Surviving and talking about suicide

People we are defined by many things and we all are identified by the many roles we play in our lives. As for myself; I am a daughter, a friend, an artist, and a counselor. I have also known someone who committed suicide and know the impact suicide has on a family.
Many of you can be given the identity of survivor and so can I. Whether you truly believe it or not; if you know someone or if you yourself has attempted or thought of suicide and are still here because you are giving life a chance, you my friend, are a survivor.
My whole life was impacted by the loss of my aunt. Seeing that many years later, the loss doesn’t go away. The pain of the lost loved one is never really gone.
Many people truly believe that suicide is the only way out of their own pain and will spare the lives of those closest to them. I cannot express enough how much it is exactly the opposite. Death; but especially suicide, creates a ripple effect that no one can predict or truly understand until you are the one living threw the loss. One death by suicide divided my family and it is still being repaired slowly to this day. Everyone played the blame game and no one won, everyone lost. Not only my aunt was lost, but now family was split in two and stopped talking. Loved ones, in my experience after a suicide, have an instant sense of blame and they run through the million possible outcomes that may have happened, “if I had just…”. It’s like living in a constant state of self-doubt and self- blame.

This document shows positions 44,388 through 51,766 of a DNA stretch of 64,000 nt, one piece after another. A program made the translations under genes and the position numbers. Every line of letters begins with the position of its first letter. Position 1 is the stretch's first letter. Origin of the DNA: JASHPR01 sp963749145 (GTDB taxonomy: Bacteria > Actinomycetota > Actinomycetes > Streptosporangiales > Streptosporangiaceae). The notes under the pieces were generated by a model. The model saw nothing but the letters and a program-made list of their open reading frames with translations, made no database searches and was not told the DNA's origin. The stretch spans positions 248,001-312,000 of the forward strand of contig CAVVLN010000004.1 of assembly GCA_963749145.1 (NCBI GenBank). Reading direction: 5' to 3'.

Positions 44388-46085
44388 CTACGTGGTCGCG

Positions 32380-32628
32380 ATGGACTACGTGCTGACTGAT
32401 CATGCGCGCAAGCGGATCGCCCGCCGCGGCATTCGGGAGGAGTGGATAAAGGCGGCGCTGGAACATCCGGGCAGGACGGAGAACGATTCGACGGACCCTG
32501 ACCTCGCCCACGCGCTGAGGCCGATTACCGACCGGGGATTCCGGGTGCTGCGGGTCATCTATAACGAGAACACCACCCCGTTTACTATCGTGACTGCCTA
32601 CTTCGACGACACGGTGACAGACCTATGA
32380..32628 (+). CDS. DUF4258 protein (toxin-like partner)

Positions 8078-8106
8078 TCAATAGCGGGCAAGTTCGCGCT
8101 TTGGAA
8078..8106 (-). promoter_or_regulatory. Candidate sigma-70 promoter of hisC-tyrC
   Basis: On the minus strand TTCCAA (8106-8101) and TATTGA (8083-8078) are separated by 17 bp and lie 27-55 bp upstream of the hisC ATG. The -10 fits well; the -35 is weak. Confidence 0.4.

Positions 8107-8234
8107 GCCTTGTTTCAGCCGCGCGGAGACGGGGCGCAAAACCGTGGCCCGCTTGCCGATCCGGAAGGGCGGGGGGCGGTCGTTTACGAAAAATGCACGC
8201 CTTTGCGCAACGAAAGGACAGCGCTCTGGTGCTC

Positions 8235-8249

So why talk about this? Because I bet you there was a time in your life that you may have thought about suicide, even passively, and you’re still here. There is a reason you decided to make that choice to live. It doesn’t matter how small that reason may be. The fact that you chose one more day makes you a survivor and I’m here to tell you that you’re not alone.
It’s a passion of mine to help those who struggle with suicidal thoughts and to help those who have lost someone to suicide because it’s not an easy path to walk, especially alone. Everyone no matter how strong needs a helping hand now and again. It just takes one step towards help. One call to a crisis hotline, telling a close friend or family member that you’re struggling, one call for an appointment with a counselor, or coming to one meeting of the “On the inside group”  that project Seth began and I help facilitate. One step, even a baby step towards help, could mean all the difference.
To those of you who know someone struggling, don’t be afraid to use the word suicide. If someone is considering suicide, saying the word won’t push them over the edge or be hurtful. It’s good to know right away if someone is suicidal so then you can help as soon as possible. It also shows that you care and sometimes that is really what a person needs in that moment.
Remember, the suicide lifeline is 1-800-273-8255 or call 911 in a crisis situation. You can also text GO to 741-741.
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